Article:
For the Lebanese government, the Caesar Act may increase further economic hardship. The government controlled by Hezbollah is unlikely to act in any way that might hinder Hezbollah’s interests. Yet, another problem the Beirut government faces has to do with private roads Hezbollah constructed adjacent to the border with Israel. Hezbollah is currently denying access to the United Nations Interim Force in Lebanon (UNIFIL), to use these roads. The UNSC is due to decide in late August, 2020, on extending the UNIFIL mandate. The U.S. and Israel are intent on changing the status-quo and have the UNSC Resolution 1701 fully implemented. The Resolution requires the disarmament of all armed groups in Lebanon, pursuant to the Lebanese cabinet decision of July 27, 2006, that there will be no weapons or authority in Lebanon other than that of the Lebanese state, meaning the LAF.
According to the U.S. State Department, since 2006, the U.S. has invested more than $2 billion in the LAF, which enabled the Lebanese army to defeat the Islamic State in Iraq and Syria (ISIS) in Lebanon, carry out operations against Al Qaeda, and reassert control over Lebanese territory along its border with Syria. One can argue, however, that the LAF was simply doing Hezbollah’s bidding in fighting ISIS, which Hezbollah was already engaged in fighting. The U.S. government has $1.4 billion in active government-to-government sales with Lebanon under Foreign Military Sales (FMS) system. FMS sales notification to Congress included Six A-29 Super Tucano light attack aircraft (delivered in June, 2018), Huey II helicopters, AGM-114 Hellfire and TOW 2A missiles.
It is clear that the U.S. cannot go on supporting the LAF while Iran, through Hezbollah, is controlling the Lebanese government. Iran, in essence, is being allowed access to Lebanon’s border with Israel. The U.S. expects the LAF to use American aid first and foremost to serve as the “sole” and “legitimate” defender of Lebanon’s sovereignty. Without disarming Hezbollah, the LAF cannot be the “sole” or “legitimate” defender of Lebanon’s sovereignty. In fact, Iran through Hezbollah is infringing upon Lebanon’s sovereignty with impunity. Nor is the LAF strengthening the border security with Israel, by allowing Hezbollah to operate freely along the Israeli border. The LAF is also supposed to interdict arms shipments, which have been coming to Lebanon from Iran via Damascus, totally unopposed by the LAF. An arsenal of 150,000 rockets has been built by Iran for Hezbollah. The LAF has moreover, coordinated operations with Hezbollah, an organization the U.S. has listed as a terrorist organization.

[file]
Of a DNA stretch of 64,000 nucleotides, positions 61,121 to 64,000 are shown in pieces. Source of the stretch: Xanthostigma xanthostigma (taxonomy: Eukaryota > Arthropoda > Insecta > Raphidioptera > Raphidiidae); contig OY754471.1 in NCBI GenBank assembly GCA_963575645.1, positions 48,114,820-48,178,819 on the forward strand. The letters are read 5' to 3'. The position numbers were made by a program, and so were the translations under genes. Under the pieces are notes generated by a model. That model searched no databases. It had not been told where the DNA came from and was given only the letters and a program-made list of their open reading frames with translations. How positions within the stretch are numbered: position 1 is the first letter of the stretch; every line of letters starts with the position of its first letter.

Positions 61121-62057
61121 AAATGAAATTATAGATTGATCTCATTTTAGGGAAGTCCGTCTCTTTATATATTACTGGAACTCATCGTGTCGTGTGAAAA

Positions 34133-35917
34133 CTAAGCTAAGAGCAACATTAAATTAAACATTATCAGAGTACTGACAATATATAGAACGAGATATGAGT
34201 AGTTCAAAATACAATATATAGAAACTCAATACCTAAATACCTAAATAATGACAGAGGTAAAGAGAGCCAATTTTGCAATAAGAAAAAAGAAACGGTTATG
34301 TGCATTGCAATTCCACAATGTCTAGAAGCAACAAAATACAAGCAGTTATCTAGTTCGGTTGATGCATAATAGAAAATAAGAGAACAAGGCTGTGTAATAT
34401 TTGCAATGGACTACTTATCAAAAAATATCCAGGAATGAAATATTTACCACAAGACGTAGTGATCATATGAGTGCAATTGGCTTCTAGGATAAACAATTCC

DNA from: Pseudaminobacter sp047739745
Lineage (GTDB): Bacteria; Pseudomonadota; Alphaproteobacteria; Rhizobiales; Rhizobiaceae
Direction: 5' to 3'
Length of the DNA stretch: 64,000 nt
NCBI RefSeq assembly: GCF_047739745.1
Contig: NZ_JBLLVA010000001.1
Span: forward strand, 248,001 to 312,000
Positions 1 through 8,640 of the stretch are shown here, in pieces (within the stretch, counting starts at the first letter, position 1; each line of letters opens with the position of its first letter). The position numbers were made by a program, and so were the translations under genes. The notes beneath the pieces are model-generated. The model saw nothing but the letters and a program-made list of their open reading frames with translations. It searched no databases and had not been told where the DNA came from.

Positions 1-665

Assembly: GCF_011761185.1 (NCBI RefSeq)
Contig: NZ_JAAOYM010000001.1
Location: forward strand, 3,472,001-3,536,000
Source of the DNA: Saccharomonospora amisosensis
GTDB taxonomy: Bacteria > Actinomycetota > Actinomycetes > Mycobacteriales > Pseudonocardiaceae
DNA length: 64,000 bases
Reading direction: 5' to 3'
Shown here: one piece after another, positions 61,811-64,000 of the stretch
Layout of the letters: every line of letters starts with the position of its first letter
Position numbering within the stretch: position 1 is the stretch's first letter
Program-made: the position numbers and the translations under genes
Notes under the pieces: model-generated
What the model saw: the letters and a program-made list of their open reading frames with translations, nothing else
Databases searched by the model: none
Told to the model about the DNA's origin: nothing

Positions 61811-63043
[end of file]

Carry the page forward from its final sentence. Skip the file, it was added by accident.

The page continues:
The Center for Strategic and International Studies described Hezbollah as the “world’s most heavily armed non-state actor, with a large and diverse stockpile of unguided artillery rockets, as well as ballistic, antiair, antitank, and antiship missiles.
Joseph Hakim, a Lebanese native, and President of the International Christian Union, pointed out that, “The Lebanese governments in power following the Taif Agreement, refused to follow its directives, and disarm the Hezbollah as other militias did.” Hakim added, “The Iranian regime ordered Assad to force the Hezbollah upon the Lebanese people, and these days, there are no Lebanese leaders calling for the disarming of Hezbollah.”
The LAF provided uniforms to Hezbollah fighters. The two groups also conduct joint patrols. Photos on the LAF website show Hezbollah fighters driving American-made armored vehicles decorated with Lebanese and Hezbollah flags. Hezbollah and the LAF are no longer separate entities. The U.S. military aid and training it provides to the LAF is simply benefiting Hezbollah and their Iranian masters. The U.S. should therefore consider defunding the LAF.
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Photo credit: YouTube screen shot